Started From The Bottom
Stories of NBAers overcoming long odds to make it to the League aren’t new, but few read quite like Greivis Vasquez’s.
When Greivis Vasquez emerged out of Washington, DC-area’s Reagan National Airport on September 25, 2004, the teenage native of Caracas, Venezuela, did not know what sort of greeting to expect. He knew why he had left his homeland on his mother’s birthday: to finish high school at basketball powerhouse Montrose Christian in Rockville, MD. He knew how hard that was to make happen; initially, his request for an I-20 visa, which allows foreign students to study in the US, was declined. But he had not envisioned the actual moment of his arrival. Nor could he have.
“The first thing I said to him,” says David Adkins, “was, ‘You’re not effing 6-8!’” Now a member of the Lady Terps’ staff at the University of Maryland, Adkins was then an assistant under Montrose’s head coach Stu Vetter. He was also the man responsible for handling Vasquez’ recruitment—a DI coach made the initial recommendation, and Masai Ujiri, a vaunted scout and the current GM of the Denver Nuggets, seconded it—and on that day, in charge of picking the smaller-than-advertised guard up.
The duo proceeded to laugh, hesitantly and harmoniously, for very different reasons. Adkins, a long-time coach who had dealt with international players before, assumed the player stepping off the tarmac wouldn’t be a 6-8 forward, even if his scouting report said so. As for Vasquez, he laughed out of a nervousness that only a stranger in a strange land for the first time could feel. He laughed because, well, that was really the only way for the two to communicate.
“He thought I was going to be 6-8, and I was 6-3 and skinnier than I am now,” Vasquez says. “And I couldn’t understand anything else.”
After they loaded up Adkins’ late model white Range Rover, where they were joined by a Spanish-speaking woman who worked at Montrose and rode along to help translate, they shifted into gear and embarked on Vasquez’s new life. The first stop would serve the wide-eyed Vasquez—who barely spoke any English—a small taste of Americana, and would reassure Adkins, who spoke even less Spanish, that, no matter his size, Montrose had recruited the right guy.
“I would’ve taken him anywhere, but he wanted to go to McDonald’s,” Adkins remembers, fondly. “This is mid-afternoon, and we sit down to eat. He took a bite, maybe two, then he looks at me and says, ‘When do we train?’ I’m like, ‘OK.’ We usually give a guy a day to settle in before we see what he has, but we went right to the gym and worked out and he’s been working out ever since.”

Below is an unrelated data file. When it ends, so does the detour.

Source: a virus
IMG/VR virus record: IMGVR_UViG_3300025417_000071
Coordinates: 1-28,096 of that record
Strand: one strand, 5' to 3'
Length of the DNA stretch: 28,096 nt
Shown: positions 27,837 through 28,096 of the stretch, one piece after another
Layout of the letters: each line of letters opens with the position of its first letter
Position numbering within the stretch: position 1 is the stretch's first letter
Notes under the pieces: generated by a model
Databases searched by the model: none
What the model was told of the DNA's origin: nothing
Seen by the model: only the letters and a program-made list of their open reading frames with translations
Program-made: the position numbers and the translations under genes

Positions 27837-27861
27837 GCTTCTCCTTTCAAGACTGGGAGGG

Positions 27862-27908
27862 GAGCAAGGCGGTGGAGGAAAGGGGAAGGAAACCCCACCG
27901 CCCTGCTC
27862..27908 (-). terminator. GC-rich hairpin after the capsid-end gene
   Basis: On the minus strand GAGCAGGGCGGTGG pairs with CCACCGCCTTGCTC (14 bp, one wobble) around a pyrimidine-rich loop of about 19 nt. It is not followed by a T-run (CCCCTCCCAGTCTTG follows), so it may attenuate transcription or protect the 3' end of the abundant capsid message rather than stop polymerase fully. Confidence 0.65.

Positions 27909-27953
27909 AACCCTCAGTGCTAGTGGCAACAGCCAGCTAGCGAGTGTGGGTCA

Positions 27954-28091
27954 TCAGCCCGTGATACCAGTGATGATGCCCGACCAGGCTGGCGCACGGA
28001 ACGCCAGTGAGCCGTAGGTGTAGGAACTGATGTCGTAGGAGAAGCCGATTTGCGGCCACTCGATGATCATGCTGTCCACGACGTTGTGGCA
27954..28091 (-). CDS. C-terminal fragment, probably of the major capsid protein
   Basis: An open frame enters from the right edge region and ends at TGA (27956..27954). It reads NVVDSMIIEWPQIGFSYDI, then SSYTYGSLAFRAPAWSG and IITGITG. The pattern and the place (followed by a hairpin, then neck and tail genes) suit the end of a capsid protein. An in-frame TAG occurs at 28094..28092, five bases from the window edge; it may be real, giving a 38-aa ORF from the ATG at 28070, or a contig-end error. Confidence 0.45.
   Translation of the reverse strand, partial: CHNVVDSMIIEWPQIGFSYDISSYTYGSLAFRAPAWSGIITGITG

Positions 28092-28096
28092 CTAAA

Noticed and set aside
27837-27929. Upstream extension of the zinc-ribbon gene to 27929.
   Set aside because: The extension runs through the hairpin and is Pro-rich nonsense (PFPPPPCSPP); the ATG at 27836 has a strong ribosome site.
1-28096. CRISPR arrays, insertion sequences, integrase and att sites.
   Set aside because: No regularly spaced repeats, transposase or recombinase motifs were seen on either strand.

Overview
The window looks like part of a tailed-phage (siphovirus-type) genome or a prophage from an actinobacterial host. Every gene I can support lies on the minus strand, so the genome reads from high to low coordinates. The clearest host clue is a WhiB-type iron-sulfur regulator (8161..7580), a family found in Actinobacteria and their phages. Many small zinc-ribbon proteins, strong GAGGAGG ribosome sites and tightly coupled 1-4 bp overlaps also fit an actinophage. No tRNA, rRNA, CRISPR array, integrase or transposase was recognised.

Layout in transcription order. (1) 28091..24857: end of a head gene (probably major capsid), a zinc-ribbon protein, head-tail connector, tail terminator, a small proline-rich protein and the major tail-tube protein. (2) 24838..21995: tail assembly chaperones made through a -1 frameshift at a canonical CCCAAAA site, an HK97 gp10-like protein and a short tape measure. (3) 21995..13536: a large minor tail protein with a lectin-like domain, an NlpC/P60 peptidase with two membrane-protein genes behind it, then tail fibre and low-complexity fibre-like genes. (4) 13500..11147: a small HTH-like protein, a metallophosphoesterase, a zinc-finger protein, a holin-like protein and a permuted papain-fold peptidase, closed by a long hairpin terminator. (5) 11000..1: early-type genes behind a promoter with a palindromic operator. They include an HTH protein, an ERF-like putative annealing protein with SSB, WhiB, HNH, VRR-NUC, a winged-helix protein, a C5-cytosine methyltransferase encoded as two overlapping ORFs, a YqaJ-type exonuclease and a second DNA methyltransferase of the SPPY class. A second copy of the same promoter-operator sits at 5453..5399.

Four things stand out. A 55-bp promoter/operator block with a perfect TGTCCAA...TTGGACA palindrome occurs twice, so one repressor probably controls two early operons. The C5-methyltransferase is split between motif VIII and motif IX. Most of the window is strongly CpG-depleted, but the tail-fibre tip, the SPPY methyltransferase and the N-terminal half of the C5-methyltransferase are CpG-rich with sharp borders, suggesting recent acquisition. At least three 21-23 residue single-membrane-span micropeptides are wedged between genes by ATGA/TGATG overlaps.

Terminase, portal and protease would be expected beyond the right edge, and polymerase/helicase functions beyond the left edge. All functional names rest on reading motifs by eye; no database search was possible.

When he confirms Adkins’ recollection of that day, it’s March 20, 2013, nearly nine years after he first touched down in DC, and Vasquez, now a full-grown 6-6 point guard who commands the English language like he does his play on the court, couldn’t be further from the Golden Arches. Dressed in a loud, light-colored sports coat and dark skinny tie that brings a Kobe Bryant ensemble to mind, the 26-year-old is folded into a booth at Root, an opulent restaurant with a menu that could confuse a fifth-generation American, in New Orleans’ Warehouse District. His toddler, Greivis Jr, who attends nearly every Hornets home game, runs around the otherwise adults-only establishment in childish delight. At the table in front of Vasquez sits an intermezzo sorbet, to cleanse his palate, and a medium-well steak is on the way, complete with housemade ketchup and strawberry mustard.
Less than an hour before sitting down for this gourmet dinner, Vasquez was on the court at New Orleans Arena when a flu-ish Anthony Davis tipped in a walk-off winner against the Boston Celtics. The 87-86 W ticked the Hornets record up to a meager 23-46, but it brought a fired-up Tom Benson, the owner of the Hornets and NFL Saints, down to the locker room for an impromptu celebratory speech. Benson, who purchased the team from the NBA last year, exuberantly expressed excitement about what he perceives as the now-Pelicans bright future. While Vasquez isn’t especially pleased with his performance—13 points, 7 rebounds, 6 assists, as compared to his season averages of 14.1, 4.4 and 9.2—he considers himself an integral part of Benson’s long-term plans in New Orleans, and “loves” the owner’s passion.
The game is behind Greivis now though, at least until he cues up a tape of it tomorrow. At the moment, as the thimble-thin Vasquez slowly operates on his steak, he’s content to regale a guest with tales of a childhood spent on the often unfriendly and unsafe streets of Caracas; tales of a childhood that would shock most of his teammates; tales of a childhood that cultivated a man and culminated in the fulfillment of that man’s dreams.
Up until 2010, Venezuela had produced two NBA players, Oscar Torres, who played a total of 82 games over the span of two seasons in the early Aughts, and Carl Herrera, who won two NBA titles with the Houston Rockets in the ’90s. Otherwise, baseball was and is the pastime. When he was about 7, Greivis—whose unique first name is a mashup of Gregario, his father’s name, and Ivis, his mother’s—did his national duty and joined a local baseball league. But by the time he was 9, the antsy centerfielder realized he was ready to try another, faster-paced sport.
“When you play little league, ain’t nobody hitting it in centerfield,” says Vasquez, “so I was always bored.”
At the same time, whether by luck or by some prescient fatherly instinct, Gregario had begun taking Greivis to see Cocodrilos de Caracas, the local professional basketball team, play. The younger Vasquez was immediately smitten by the up-and-down, non-stop nature of the action. Before going home after games, while his father would unwind with homies, Greivis would reenact what he had just seen take place on the hardwood. By the time he was 11, his dad signed him up for a local team, and his mom, who was by then separated from his father, let him put up a miniature basket on the back of his door in their two-room apartment.